The Fraser Institute, Canada's leading right-wing think tank, received over $4.3 million in the last decade from eight major American foundations including the most powerful players in oil and pharmaceuticals, The Vancouver Observer has learned.

In May, it was found that the US oil billionaire Koch brothers gave the Fraser Institute half a million dollars since 2007.  But further investigation shows the insitute received funding from other major US foundations.

"Democracy Is Not A Business": Bringing Progressive Voice to RNC, CODEPINK Disrupts Romney Speech

As Mitt Romney formally accepted the Republican presidential nomination Thursday night, four activists from the group CODEPINK interrupted him throughout, calling for money out of politics and a return to democracy. CODEPINK has been protesting every day at this week’s convention — including last night’s speech by vice presidential candidate Paul Ryan. They have also held actions against gun violence at home; military intervention abroad; and what they call the Republicans’ "war on women." We’re joined now by two of the activists who disrupted Romney’s speech last night: Rae Abileah, co-director of CODEPINK; and Medea Benjamin, the group’s co-founder.

Source: Democracy Now!
Author: --

David Koch: 'Some Tax Increases' May Be Needed To Reduce U.S. Deficit

Even billionaire Republican donor David Koch says the U.S. probably needs higher taxes to reduce the federal budget deficit.

"I think it's essential to be able to achieve spending reductions, and maybe it's going to require some tax increases," Koch, the eighth-richest man in the world and one of the most influential donors in the Republican Party, told Politico on Thursday.

China—Not Wall Street—Caused 2008 Crisis: Study

Thought the global financial crisis in 2008 was caused by subprime bonds, collateralized debt obligations (CDOs) and other Wall Street engineering? Think again.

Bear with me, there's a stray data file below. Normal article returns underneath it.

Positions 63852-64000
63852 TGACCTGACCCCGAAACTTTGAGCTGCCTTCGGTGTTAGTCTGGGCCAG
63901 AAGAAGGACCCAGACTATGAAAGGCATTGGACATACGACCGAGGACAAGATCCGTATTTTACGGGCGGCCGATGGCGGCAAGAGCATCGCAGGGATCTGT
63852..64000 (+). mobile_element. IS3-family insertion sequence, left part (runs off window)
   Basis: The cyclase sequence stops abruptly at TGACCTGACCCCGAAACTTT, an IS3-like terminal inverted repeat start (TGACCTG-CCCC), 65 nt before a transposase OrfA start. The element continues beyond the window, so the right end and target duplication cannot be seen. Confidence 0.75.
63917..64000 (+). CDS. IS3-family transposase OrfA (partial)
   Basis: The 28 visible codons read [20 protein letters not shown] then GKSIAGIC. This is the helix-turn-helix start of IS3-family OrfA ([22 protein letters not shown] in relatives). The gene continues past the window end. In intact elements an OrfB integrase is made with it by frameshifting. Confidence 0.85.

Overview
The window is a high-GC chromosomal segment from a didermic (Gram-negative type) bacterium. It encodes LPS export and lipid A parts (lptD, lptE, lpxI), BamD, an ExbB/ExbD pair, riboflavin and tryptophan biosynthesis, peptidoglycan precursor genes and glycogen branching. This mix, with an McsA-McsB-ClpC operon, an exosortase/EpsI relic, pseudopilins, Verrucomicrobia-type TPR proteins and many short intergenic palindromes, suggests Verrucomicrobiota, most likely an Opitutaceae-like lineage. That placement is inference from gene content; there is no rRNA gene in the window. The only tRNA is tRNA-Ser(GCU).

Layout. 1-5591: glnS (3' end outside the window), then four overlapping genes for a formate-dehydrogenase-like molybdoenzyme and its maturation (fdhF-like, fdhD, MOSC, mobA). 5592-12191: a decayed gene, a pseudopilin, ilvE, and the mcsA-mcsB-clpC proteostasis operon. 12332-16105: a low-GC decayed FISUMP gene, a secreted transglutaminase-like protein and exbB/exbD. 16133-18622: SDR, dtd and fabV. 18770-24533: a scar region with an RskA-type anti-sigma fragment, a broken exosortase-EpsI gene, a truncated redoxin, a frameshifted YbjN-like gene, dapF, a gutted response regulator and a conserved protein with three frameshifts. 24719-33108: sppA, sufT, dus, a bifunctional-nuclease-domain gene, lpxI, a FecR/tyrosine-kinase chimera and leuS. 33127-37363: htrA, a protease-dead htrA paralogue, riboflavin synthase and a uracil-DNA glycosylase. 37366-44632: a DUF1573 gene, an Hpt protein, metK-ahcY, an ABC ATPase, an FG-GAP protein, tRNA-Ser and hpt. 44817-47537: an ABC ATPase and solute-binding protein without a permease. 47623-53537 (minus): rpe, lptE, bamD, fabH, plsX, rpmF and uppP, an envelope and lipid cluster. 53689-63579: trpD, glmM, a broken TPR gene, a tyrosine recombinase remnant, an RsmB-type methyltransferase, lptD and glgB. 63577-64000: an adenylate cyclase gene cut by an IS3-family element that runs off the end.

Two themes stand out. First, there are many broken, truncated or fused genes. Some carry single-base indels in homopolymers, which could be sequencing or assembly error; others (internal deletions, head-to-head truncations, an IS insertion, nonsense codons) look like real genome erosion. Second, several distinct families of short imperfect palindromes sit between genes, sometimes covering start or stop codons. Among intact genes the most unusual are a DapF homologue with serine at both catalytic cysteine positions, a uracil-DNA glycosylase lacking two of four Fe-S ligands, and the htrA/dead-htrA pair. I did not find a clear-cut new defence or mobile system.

According to a new study, China, not Wall Street bankers, was responsible for the global crisis and the ensuing recession.

The study from the Erasmus Research Institute of Management said the saving frenzy of the Chinese created the cheap money, which fueled the U.S. housing bubble and its collapse.

The Medicare Killers

Paul Ryan’s speech Wednesday night may have accomplished one good thing: It finally may have dispelled the myth that he is a Serious, Honest Conservative. Indeed, Mr. Ryan’s brazen dishonesty left even his critics breathless.

 Some of his fibs were trivial but telling, like his suggestion that President Obama is responsible for a closed auto plant in his hometown, even though the plant closed before Mr. Obama took office. Others were infuriating, like his sanctimonious declaration that “the truest measure of any society is how it treats those who cannot defend or care for themselves.” This from a man proposing savage cuts in Medicaid, which would cause tens of millions of vulnerable Americans to lose health coverage.

Harper faces harsh criticism from within his own party

OTTAWA — Prime Minister Stephen Harper’s government needs to face public criticism from within its own tent, an Alberta Conservative MP argued Thursday.

Brent Rathgeber, MP for Edmonton-St. Albert and a federal parliamentarian since 2008, has recently raised eyebrows with his pointed criticism of wasteful government spending, gold-plated MP pensions, and the controversial supply management system that protects dairy and poultry farmers from competition.

Save the Salish Sea: Respecting Indigenous rights means stopping tar sands tankers

I am, like most of you, a strong supporter of First Nations land and title rights. Increasingly, the international community is waking up to the rights of Indigenous people and their justified desire for sovereignty and self-determination.

This struggle is playing itself out very publicly as First Nations on the west coast of Canada have drawn a line in the sand regarding dangerous pipeline projects. That is the context for the canoe gathering this weekend in the Vancouver harbour, organized by the Tsleil-Waututh Nation and the the Squamish Nation.

Protecting the waters is a sacred trust

Arctic diplomacy is not enough